Payers Could Help Keep Threatened Rural Hospitals Afloat

More than 30% of rural hospitals nationwide could close soon, according to a new report from the Center for Healthcare Quality & Payment Reform (CHQPR). Health care experts tell AIS Health, a division of MMIT, that closures could have dire effects on rural communities, but health insurers may be able to spearhead changes in care delivery and payment models to help keep rural health care viable.

According to the CHQPR report, 631 rural hospitals are at risk of closure in the “near future,” with over 200 of those at “immediate risk” of closing. In “almost half” of states, 25% of rural hospitals are at risk of closure, and in 10 states, 40% or more are at risk. Hawaii (75%), Connecticut (67%) and Alabama (60%) have the highest proportion of hospitals at risk of closure. Texas (50%) is the most populous state to have at least half of its rural hospitals at risk. This precarious state of affairs follows 112 rural hospital closures between 2010 and July 2019, per HHS. Rural obstetric care is in particularly poor shape. Researchers from the University of Minnesota found that 165 rural obstetric units closed between 2004 and 2014, “leaving over half of rural counties without obstetric services,” as HHS put it.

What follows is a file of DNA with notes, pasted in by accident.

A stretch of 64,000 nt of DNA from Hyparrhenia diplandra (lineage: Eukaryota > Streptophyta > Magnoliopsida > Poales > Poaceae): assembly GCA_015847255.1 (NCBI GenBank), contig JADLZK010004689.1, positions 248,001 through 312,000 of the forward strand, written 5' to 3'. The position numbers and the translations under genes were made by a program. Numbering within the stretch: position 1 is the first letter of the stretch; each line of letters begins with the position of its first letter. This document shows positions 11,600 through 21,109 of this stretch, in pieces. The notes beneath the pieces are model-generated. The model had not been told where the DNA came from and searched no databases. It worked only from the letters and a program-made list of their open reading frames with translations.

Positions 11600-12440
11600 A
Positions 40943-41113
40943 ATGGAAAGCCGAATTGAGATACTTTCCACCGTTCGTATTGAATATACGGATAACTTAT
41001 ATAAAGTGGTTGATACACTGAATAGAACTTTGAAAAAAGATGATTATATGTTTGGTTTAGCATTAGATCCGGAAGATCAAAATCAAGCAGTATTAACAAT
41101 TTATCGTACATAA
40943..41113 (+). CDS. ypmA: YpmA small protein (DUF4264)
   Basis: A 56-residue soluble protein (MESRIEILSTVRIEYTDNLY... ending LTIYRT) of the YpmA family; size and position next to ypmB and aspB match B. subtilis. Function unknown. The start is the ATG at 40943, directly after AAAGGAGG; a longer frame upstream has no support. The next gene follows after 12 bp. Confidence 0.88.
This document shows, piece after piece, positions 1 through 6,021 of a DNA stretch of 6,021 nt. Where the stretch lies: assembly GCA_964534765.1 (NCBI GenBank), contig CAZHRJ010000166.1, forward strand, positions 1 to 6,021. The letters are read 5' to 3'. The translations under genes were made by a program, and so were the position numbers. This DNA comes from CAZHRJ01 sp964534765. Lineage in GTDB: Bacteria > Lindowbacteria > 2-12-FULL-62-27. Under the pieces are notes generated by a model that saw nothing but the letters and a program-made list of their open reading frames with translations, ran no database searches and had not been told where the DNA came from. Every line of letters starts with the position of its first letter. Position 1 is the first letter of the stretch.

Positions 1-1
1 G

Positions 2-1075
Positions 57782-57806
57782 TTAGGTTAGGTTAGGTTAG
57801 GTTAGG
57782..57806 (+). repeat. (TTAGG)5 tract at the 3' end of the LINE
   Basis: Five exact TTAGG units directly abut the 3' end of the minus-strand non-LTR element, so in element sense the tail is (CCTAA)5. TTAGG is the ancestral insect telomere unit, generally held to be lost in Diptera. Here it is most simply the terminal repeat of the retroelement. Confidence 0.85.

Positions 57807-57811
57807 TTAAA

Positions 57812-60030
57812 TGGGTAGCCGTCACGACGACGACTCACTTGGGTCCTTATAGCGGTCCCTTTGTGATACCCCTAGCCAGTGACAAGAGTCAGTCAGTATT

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Peter Johnson

Peter Johnson

Peter has worked as a journalist since 2011 and has covered health care since 2020. At AIS Health, Peter covers trends in finance, business and policy that affect the health insurance and pharma sectors. For Health Plan Weekly, he covers all aspects of the U.S. health insurance sector, including employer-sponsored insurance, Medicaid managed care, Medicare Advantage and the Affordable Care Act individual marketplaces. In Radar on Drug Benefits, Peter covers the operations of (and conflicts between) pharmacy benefit managers and pharmaceutical manufacturers, with a particular focus on pricing dynamics and market access. Before joining AIS Health, Peter covered transportation, public safety and local government for various outlets in Seattle, his hometown and current place of residence. He graduated with a B.A. from Colby College.

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